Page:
In a matchup PHL fans had been waiting for since the 1970s, Pacific Northwest rivals Vancouver and Seattle finally faced off in the playoffs. The teams skated to a tie in the first four games, then things got out of hand. During the regular season, Vancouver’s Jonathan Adams had avoided a suspension after a nasty hit on Seattle’s Olli Heikkinen. With game five already clinched by Seattle, the Wolves took matters into their own hands. Scott Lindsay challenged Adams to a fight, then went after Vancouver forward Andrei Yegorov with a punch to the face, which immediately drew a crowd. In all, over 80 minutes in penalties were handed out in the final seven minutes of play. Lindsay was suspended for game six and the Bighorns won another slugfest 3-0, but in game seven, the Wolves regained their composure and discipline in time to take the series in game seven with a 4-1 win.
Chicago (4) vs Milwaukee (5)
After pulling themselves out of a late-season slump, the Shamrocks used the momentum to immediately take a 2-0 series lead against their northern rivals. But Milwaukee came storming back, as the offensively challenged Choppers relied heavily on the play of goaltender Matt Darwin to tie the series. In game five, Chicago’s offense was too much, as Jonathan Wheatley had two goals including the OT winner in a 3-2 win. The Shamrocks finished the Choppers with a 3-1 win in game six to advance.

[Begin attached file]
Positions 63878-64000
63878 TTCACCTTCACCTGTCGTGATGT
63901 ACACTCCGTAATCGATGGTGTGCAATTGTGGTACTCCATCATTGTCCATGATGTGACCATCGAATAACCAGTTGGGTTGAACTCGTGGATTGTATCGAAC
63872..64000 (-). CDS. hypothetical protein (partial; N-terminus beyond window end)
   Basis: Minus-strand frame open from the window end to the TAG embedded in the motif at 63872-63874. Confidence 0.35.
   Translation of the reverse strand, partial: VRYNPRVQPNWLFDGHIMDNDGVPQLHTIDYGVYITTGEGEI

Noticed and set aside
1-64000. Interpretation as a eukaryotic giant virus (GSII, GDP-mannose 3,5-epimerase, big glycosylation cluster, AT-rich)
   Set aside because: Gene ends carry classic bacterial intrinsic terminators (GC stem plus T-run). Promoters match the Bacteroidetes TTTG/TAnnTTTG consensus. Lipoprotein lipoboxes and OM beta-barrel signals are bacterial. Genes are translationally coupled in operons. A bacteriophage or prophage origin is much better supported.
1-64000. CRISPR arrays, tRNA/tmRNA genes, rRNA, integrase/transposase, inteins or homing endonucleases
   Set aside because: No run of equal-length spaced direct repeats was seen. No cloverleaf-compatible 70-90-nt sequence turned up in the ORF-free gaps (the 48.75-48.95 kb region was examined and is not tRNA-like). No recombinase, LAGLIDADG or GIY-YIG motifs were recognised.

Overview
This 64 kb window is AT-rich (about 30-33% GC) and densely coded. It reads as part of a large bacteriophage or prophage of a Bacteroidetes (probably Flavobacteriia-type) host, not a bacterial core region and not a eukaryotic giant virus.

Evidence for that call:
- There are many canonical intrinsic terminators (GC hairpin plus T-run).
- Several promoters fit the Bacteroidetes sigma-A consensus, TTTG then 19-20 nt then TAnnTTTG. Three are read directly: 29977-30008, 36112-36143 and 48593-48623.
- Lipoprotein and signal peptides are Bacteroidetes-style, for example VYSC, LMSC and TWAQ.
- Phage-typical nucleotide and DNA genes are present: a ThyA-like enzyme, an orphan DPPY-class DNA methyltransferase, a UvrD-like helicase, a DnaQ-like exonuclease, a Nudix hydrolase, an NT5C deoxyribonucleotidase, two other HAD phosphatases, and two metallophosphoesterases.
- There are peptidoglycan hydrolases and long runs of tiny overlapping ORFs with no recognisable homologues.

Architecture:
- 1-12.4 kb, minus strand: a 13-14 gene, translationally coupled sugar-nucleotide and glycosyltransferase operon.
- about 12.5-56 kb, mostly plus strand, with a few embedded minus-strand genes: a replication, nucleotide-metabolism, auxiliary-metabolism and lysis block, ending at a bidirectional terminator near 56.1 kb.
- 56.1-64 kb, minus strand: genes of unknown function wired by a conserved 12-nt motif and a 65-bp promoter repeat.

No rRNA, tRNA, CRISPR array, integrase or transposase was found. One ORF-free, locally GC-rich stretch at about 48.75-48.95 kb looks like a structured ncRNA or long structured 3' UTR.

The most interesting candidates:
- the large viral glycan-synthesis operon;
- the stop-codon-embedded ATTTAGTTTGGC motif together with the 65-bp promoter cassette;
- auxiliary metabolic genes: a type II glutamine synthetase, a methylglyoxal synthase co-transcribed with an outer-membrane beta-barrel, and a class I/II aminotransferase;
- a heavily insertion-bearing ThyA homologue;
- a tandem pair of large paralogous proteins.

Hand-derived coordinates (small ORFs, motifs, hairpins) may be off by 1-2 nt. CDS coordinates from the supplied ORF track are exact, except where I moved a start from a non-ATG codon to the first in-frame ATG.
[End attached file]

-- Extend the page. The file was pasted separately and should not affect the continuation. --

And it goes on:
Philadelphia vs Montreal
The Philadelphia Redshirts entered the 2003 playoffs heavily favoured to win the Eastern Conference and as a popular pick to take their second Lewis Cup. Meanwhile, the Montreal Royale were seen as a team in transition, now two years removed from the retirement of legend Vincent Ducharme. Embracing their underdog status, Montreal unexpectedly dominated their “original eight” rivals in the first two games, then took games four and five in overtime at home to complete the upset. “It was a fun series” said Royale forward Aaron Duplacy, I think this team has a lot of confidence after that one.”
Toronto vs Boston